Even if you read the international news regularly, chances are that you haven’t paid a whole lot attention to Burma, now known as Myanmar. For those of you who don’t know much about Burma, it is a country in Southeast Asia, which has been under military control since 1962 and which has been widely criticized for its human rights violations, including the continued house arrest of Nobel Peace Prize laureate Aung San Suu Kyi.
In case you’ve missed the news on Burma, here’s a rundown of what’s been happening in that country (as summarized in the Human Rights Watch report):
Burma’s military rulers continue to be responsible for widespread human rights violations, including a brutal crackdown of protests against the government’s poor economic management. Demonstrations against sharply increased commodity prices, including a 500% increase in energy prices, began in mid-August, with over 150 pro-democracy activists arrested by Burma’s military junta. These events follow a number of small protests that have occurred since the start of 2007, predominantly because of high inflation, low electricity supply, and poor access to education and health care. The government has increasingly used violence against the peaceful protests and has arbitrarily arrested noted dissidents. There are over 1,100 political prisoners in Burma.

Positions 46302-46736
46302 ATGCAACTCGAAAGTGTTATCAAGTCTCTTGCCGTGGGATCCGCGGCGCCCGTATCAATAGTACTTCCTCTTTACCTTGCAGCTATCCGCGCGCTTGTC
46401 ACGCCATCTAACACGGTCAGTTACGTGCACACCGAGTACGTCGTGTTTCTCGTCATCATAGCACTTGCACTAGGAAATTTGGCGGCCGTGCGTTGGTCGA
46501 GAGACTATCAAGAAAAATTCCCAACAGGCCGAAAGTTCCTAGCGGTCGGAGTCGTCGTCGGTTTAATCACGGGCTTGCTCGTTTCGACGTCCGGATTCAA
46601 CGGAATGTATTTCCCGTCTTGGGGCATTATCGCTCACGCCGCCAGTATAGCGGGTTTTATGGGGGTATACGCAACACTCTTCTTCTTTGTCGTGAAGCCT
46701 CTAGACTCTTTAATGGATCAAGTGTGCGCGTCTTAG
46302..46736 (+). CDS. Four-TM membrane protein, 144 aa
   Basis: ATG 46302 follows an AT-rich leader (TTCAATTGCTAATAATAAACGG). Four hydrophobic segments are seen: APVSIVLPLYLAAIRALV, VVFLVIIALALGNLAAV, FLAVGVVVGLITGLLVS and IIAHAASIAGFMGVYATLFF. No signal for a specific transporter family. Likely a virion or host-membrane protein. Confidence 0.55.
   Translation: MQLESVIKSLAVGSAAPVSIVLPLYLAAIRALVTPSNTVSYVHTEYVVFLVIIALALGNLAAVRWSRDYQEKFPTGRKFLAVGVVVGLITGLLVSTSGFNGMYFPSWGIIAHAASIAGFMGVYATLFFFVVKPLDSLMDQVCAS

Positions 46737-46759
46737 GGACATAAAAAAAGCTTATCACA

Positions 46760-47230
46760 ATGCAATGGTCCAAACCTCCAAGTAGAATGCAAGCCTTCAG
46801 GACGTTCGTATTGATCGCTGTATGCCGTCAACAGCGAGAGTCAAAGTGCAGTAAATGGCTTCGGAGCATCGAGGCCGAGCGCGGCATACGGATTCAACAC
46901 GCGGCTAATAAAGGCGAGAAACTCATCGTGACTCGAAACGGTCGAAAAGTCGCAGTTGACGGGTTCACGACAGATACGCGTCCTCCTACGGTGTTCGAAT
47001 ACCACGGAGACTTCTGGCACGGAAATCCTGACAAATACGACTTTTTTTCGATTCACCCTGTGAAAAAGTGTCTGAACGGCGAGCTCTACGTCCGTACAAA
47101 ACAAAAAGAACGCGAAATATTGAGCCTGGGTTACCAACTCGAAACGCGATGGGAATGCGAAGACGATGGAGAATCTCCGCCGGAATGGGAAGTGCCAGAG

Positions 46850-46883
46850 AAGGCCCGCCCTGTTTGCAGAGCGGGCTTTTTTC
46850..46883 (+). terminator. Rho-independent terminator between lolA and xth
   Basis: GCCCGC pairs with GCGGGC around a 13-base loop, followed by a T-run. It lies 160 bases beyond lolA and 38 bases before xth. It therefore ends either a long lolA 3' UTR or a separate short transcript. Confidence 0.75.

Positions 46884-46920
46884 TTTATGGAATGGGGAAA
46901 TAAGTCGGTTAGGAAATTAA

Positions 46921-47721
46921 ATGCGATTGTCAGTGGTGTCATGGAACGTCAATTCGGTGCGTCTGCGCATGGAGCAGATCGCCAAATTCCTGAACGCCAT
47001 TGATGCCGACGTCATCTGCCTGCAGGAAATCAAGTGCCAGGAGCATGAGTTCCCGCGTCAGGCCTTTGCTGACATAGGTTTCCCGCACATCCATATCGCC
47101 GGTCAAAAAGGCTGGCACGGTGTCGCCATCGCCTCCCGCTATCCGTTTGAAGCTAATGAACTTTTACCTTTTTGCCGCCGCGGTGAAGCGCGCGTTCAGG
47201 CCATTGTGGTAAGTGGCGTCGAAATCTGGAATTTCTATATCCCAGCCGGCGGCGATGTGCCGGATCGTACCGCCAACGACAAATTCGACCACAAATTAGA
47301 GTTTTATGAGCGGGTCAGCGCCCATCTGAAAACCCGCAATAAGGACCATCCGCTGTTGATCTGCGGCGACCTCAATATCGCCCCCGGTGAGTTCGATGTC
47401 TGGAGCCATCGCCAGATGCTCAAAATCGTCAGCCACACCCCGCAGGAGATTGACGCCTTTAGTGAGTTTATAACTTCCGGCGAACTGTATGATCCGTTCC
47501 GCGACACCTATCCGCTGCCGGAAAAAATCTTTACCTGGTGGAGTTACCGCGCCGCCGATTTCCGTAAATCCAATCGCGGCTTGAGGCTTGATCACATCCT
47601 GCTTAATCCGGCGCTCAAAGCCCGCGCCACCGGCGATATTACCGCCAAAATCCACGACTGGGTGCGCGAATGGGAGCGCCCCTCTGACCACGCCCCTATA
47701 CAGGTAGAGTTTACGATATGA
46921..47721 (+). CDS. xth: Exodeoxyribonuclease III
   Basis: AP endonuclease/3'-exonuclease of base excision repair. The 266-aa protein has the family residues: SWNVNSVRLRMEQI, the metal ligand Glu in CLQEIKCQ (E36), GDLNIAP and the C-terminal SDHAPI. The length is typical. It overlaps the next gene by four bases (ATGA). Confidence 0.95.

Military offensives against ethnic minorities continue to target civilian populations, with over half a million people internally displaced and thousands driven across borders to seek refuge as a result of conflict, heavy militarization of civilian areas, and serious rights abuses. The International Committee of the Red Cross made a public statement on June 29, 2007, stating their concern over widespread violations of international humanitarian law in ethnic minority areas of Burma.
If you have 1.21 minutes, please check out a video by Jim Carrey:
If you have more time and want to know more about the ethnic cleansing and other human rights abuses in Burma, please check out the following video (48.45 minutes–I know it’s long, but it’s worth your time if you’re interested in the topic).
Well, I hope you learned something new today!